During her speech at the Air Force Association’s Air Warfare Symposium in February, Barrett stated, “Our priorities can be summed up simply. We need a modern, smart, connected, strong Air and Space Force to deter and defend against aggression and preserve precious freedom and peace.”
The Air Force is changing, but as Wilson puts it, “The threat has changed; now we’re looking through a lens that is an existential change, and an existential threat out there.”
Like most first-in-class warships, the USS Gerald R. Ford has had problems during its construction and testing, especially because of the array of new technology it carries.
But the $13 billion aircraft carrier has attracted special attention, and now Secretary of the Navy Richard V. Spencer is putting his job on the line to guarantee one big problem will be resolved.
The Ford’s new Electromagnetic Aircraft Launch System has been a particular focus for President Donald Trump. He expressed dismay with the system in May 2017 and has mentioned it several times since, bringing it up at random on several occasions.
Other officials, including the Senate Armed Services Committee chairman, Sen. James Inhofe, have objected to protracted issues with the carrier’s Advanced Weapons Elevators, which use magnets rather than cables to lift munitions to the flight deck.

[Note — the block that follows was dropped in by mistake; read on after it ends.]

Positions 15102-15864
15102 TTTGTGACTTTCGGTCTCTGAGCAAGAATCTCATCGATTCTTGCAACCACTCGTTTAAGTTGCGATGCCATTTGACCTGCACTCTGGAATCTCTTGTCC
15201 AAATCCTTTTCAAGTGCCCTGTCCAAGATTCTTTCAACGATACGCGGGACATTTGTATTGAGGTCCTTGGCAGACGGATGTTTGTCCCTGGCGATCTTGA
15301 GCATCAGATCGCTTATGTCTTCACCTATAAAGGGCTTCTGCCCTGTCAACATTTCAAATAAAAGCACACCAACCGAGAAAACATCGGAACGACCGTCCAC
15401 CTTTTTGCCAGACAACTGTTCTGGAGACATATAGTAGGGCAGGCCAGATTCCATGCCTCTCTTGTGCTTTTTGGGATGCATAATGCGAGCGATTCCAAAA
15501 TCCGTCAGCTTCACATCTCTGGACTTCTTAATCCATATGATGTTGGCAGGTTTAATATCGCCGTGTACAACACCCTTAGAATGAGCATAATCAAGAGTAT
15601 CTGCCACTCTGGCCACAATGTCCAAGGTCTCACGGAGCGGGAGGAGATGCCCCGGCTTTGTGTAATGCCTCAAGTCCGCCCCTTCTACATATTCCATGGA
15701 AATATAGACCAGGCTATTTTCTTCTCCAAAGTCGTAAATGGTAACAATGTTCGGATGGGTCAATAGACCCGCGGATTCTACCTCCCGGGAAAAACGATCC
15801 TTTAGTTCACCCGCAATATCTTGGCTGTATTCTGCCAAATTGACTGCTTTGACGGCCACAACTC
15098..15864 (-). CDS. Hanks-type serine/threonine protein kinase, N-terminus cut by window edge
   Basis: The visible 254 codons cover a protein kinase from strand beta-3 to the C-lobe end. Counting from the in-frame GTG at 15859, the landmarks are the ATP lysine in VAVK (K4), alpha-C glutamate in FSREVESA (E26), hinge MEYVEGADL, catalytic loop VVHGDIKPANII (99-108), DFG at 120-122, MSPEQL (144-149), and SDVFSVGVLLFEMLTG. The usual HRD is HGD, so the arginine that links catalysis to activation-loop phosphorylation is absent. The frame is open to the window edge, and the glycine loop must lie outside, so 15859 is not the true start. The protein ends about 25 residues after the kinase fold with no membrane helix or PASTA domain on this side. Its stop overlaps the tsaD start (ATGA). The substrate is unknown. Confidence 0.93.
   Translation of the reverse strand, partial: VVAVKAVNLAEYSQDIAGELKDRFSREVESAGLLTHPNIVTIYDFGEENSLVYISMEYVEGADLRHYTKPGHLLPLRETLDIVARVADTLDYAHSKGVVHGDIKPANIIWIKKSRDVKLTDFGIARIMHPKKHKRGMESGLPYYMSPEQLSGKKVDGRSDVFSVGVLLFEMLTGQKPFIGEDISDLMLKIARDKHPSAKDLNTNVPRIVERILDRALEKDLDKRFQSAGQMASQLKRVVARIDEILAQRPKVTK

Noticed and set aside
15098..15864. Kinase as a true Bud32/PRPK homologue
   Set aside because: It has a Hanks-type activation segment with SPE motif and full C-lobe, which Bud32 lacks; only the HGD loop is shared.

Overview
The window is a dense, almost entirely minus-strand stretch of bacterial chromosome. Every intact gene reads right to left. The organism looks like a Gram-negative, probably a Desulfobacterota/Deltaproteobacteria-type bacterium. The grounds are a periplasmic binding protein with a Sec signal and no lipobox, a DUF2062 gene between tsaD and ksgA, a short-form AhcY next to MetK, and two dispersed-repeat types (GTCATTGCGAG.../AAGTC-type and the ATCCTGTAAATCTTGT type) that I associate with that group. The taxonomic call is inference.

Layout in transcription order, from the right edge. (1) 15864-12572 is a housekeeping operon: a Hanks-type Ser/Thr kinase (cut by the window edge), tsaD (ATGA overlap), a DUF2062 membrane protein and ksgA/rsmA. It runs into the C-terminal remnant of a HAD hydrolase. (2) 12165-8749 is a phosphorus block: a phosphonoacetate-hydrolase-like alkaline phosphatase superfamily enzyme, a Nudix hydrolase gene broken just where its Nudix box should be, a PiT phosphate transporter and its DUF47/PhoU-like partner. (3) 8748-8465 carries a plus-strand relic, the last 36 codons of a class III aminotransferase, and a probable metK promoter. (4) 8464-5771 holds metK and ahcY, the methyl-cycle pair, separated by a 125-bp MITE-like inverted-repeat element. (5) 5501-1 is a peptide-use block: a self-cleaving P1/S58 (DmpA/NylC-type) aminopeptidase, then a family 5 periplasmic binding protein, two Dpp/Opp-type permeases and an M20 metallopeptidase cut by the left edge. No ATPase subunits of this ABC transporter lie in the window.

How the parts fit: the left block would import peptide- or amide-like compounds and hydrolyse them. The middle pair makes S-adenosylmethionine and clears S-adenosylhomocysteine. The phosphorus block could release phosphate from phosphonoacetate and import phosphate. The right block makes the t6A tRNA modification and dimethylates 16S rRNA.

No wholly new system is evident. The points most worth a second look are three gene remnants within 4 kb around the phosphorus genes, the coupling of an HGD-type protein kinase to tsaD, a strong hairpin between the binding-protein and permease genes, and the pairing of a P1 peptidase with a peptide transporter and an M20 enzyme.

President Donald Trump speaking with Navy and shipyard personnel aboard the Gerald R. Ford in Newport News, Virginia, in 2017.
(U.S. Navy photo by Mass Communication 1st Class Joshua Sheppard)
None of the carrier’s 11 elevators were installed when it was delivered in May 2017 — 32 months late. But the Navy accepted and commissioned the carrier, and after a year of testing at sea, in July 2018 it entered its post-shakedown period.
The start of the post-shakedown period was delayed by another defect, and it was extended from eight months to a year to take care of normal work and work that had been put off, like the installation of the elevators and upgrades to the Advanced Arresting Gear, which has also faced technical problems.
The Navy has said the elevators will be installed and tested by the end of the post-shakedown period in 2019. Six will be certified for use at that time, but five won’t be completed until after July 2019.